# How do antioxidants work? [closed]

A friend and I are doing a project that involves the process behind manufacturing Jet A-1 and specifically the specifications highlighted in DEF 91-91. I was interested to see the information at the bottom of page 8.

Specifically:

1. Why are 2,6-ditertiary-butyl-phenol, 2,6 ditertiary-butyl-4-methyl-phenol and 2,4-dimethyl-6-tertiary-butyl-phenol used rather than "more common" antioxidants like ascorbic acid?
2. How do these antioxidants function and do they work any differently to biochemical antioxidants?
3. What factors determine the effectiveness of an antioxidant?
4. Why are a mixture of chemicals used at different ratio's rather than just one. Do they work more/less effectively at different temperatures for example?

## 1 Answer

1) solubility. Typical liquid fuels consist entirely of hydrocarbons and are non-polar and thus cannot dissolve polar molecules like ascorbic acid.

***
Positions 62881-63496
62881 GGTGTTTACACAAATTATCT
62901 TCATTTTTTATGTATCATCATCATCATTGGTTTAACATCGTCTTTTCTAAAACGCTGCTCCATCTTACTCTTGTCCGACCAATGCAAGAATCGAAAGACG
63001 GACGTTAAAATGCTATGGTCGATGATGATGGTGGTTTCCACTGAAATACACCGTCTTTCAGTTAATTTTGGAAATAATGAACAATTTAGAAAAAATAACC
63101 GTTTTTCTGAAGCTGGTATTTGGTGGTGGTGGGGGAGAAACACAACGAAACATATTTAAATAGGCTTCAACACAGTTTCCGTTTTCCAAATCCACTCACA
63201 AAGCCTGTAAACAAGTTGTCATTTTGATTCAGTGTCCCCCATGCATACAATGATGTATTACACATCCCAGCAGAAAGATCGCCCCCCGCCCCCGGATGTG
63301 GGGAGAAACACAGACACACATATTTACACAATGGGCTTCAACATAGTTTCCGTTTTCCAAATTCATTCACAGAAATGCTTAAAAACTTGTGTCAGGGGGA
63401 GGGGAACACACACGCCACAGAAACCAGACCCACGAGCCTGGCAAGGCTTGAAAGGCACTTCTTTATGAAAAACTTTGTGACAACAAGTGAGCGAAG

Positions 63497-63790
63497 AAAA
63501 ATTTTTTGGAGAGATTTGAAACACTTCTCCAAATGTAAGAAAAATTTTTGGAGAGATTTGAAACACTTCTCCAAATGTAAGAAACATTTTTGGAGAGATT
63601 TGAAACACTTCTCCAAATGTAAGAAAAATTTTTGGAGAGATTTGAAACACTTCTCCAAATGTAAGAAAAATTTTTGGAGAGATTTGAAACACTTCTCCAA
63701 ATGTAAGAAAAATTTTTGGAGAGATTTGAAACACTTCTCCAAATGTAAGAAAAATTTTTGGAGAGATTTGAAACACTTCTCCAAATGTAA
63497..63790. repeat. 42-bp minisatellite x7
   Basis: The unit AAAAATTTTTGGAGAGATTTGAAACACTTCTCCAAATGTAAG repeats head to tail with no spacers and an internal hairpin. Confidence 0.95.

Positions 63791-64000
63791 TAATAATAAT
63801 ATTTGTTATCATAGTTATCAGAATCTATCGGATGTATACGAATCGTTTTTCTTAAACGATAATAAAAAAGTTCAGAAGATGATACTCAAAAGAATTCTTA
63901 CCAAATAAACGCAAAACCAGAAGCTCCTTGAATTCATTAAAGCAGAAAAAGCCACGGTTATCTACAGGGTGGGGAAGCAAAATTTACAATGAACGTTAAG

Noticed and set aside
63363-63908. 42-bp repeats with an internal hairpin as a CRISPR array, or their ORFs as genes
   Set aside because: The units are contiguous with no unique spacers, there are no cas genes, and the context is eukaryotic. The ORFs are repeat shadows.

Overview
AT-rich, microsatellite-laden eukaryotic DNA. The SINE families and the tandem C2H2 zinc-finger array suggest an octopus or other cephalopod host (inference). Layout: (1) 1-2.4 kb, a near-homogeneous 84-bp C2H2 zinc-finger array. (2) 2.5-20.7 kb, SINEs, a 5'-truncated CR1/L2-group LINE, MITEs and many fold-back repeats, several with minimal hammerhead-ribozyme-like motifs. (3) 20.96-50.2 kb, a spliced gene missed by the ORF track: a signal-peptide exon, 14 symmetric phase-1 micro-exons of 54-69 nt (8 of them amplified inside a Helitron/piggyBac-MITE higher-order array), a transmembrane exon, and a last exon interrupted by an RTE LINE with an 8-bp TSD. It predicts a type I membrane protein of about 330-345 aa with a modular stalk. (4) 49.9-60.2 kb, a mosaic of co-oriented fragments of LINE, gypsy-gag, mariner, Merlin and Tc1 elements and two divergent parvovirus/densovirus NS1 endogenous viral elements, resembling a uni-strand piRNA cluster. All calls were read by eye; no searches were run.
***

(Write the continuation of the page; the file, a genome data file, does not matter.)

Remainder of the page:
2) The molecules mentioned in the provided quote can form stable radicals on loss of $\ce{OH}$ group hydrogen, i.e. act as a radical trap, transforming active radicals into non-active particles. It is a typical mechanism for antioxidants to work.

3) Strongly depends on the definition of effectiveness employed. Differen applications demand different properties.

4) Because in industry people typically do not bother with isolation of individual products if a mixture can work just as well. Sure, one can isolate individual products of phenol alkylation, but it is a tiresome work, so why bother, if the mixture works just fine?